Scholarship

Assumption’s faculty are helping to shape the field of teaching and learning in higher education.  Check back frequently for new scholarship from our distinguished faculty. 

 


Xerxes’ Deliberate Expeditions

Barry Knowlton (History)

Image result for barry knowltonProf. Barry Knowlton, who also teaches courses in English and Latin, explains that courses in Western or World History are likely to come upon the Persian Wars, and recent popular movies might serve as an accessible and engaging introduction to these historical events and developments. But according to Prof. Knowlton, Herodotus’ account of how Xerxes came to his decision to invade Greece, with its consideration of politics, rhetoric, and religion, is, if not as thrilling, at least as telling as these filmed version of the events.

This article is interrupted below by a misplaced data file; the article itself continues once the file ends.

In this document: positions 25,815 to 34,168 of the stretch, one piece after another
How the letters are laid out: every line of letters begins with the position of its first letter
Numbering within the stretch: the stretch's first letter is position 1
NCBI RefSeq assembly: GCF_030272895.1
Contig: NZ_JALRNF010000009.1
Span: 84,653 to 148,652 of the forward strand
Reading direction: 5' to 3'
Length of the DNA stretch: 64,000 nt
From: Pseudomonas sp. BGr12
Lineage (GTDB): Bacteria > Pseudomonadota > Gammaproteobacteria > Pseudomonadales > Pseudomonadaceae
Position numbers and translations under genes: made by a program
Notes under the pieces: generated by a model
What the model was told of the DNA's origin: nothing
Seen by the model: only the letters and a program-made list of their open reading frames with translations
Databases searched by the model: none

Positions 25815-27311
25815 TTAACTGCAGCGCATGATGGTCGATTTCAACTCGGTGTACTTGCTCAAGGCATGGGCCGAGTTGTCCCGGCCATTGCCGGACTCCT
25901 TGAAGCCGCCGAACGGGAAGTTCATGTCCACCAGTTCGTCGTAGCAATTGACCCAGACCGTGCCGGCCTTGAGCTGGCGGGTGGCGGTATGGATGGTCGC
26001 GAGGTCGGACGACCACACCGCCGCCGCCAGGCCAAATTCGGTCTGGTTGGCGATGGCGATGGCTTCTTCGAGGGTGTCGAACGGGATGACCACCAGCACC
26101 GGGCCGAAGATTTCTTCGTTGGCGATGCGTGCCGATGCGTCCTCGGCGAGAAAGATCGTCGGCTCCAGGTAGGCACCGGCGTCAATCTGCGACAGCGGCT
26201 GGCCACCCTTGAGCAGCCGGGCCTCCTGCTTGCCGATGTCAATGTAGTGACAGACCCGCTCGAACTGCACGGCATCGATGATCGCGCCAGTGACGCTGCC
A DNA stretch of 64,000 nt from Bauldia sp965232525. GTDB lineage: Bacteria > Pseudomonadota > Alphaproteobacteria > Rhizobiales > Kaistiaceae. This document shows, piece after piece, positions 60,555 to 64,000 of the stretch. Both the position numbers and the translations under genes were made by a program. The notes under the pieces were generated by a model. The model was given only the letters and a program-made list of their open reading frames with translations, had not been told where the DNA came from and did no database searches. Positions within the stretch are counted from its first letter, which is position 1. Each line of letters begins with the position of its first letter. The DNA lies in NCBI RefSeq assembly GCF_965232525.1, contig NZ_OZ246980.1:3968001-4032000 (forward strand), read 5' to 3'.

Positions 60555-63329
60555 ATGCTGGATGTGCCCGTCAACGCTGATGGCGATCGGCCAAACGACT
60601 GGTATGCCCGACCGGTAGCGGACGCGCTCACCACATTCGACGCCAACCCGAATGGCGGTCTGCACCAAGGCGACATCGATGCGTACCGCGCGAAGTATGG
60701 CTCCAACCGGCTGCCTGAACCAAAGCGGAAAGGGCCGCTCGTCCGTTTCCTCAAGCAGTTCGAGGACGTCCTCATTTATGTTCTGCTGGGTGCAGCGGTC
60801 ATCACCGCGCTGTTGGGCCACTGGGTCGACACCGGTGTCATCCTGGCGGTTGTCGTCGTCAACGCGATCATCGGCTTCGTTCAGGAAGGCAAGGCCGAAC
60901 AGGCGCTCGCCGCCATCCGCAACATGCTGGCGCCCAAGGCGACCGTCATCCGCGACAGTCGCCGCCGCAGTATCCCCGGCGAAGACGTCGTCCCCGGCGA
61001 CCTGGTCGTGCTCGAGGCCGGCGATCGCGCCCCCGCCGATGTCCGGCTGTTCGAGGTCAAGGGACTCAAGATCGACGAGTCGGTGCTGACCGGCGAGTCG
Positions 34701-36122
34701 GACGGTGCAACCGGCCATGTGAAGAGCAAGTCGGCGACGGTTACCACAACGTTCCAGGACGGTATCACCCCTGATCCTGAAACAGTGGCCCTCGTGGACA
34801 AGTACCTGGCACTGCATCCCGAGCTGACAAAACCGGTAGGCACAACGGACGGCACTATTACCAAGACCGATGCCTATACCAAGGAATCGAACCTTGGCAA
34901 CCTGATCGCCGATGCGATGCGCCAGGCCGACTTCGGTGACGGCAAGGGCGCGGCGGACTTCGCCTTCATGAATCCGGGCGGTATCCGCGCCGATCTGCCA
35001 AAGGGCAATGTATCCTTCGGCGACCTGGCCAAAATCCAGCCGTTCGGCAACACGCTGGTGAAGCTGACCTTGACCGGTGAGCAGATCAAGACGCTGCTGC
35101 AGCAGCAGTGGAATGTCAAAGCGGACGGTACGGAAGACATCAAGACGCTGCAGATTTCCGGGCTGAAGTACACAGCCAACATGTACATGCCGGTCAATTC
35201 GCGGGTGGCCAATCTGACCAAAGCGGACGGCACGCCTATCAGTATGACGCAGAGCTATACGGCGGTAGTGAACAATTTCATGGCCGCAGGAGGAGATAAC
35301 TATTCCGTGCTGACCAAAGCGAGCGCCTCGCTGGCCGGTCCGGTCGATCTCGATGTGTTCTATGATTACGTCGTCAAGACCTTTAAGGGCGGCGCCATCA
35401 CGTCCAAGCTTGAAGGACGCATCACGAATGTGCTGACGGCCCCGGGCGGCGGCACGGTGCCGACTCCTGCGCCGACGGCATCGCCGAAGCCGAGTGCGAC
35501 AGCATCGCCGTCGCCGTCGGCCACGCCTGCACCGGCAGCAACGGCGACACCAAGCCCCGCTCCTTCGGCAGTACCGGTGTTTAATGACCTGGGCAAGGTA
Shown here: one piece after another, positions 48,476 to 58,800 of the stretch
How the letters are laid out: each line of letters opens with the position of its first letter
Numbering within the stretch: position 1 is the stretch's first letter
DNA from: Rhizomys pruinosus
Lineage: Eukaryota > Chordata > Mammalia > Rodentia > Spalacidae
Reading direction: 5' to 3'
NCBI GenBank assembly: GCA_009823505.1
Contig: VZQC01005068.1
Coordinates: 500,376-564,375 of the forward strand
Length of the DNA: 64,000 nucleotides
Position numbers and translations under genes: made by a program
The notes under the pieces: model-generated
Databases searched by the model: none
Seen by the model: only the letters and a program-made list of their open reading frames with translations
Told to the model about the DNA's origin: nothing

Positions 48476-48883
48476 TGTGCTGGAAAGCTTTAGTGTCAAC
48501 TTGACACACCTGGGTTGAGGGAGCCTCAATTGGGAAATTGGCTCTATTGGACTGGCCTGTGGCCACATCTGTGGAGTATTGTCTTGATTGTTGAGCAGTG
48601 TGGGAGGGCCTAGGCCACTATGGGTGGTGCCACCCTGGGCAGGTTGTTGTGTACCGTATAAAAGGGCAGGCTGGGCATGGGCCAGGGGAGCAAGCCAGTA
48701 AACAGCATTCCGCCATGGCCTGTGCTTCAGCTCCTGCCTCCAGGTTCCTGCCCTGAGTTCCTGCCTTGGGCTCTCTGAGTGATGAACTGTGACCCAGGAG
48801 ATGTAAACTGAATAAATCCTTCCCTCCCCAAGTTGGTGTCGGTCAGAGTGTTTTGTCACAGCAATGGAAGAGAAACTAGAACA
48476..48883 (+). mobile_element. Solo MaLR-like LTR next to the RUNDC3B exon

More from Barry Knowlton

The Surprising Reaction I Got When I Assigned Barbara Tuchman’s Popular History of World War 1 to College Students

A Review of Rome: An Urban History from Antiquity to the Present (pp. 48-49)

Locate the Lesion:  A project-based learning case that stimulates comprehension and application of neuroanatomy

Michele L. Lemons (Natural Sciences)

From the Journal of Undergraduate Neuroscience Education, this article by Prof. Lemons presents a case study in which a patient has been admitted to an emergency room with symptoms that could indicate damage to the central nervous system, and students have to use their knowledge from an undergraduate neuroscience course to determine the site of a lesion that would explain his symptoms. (2017)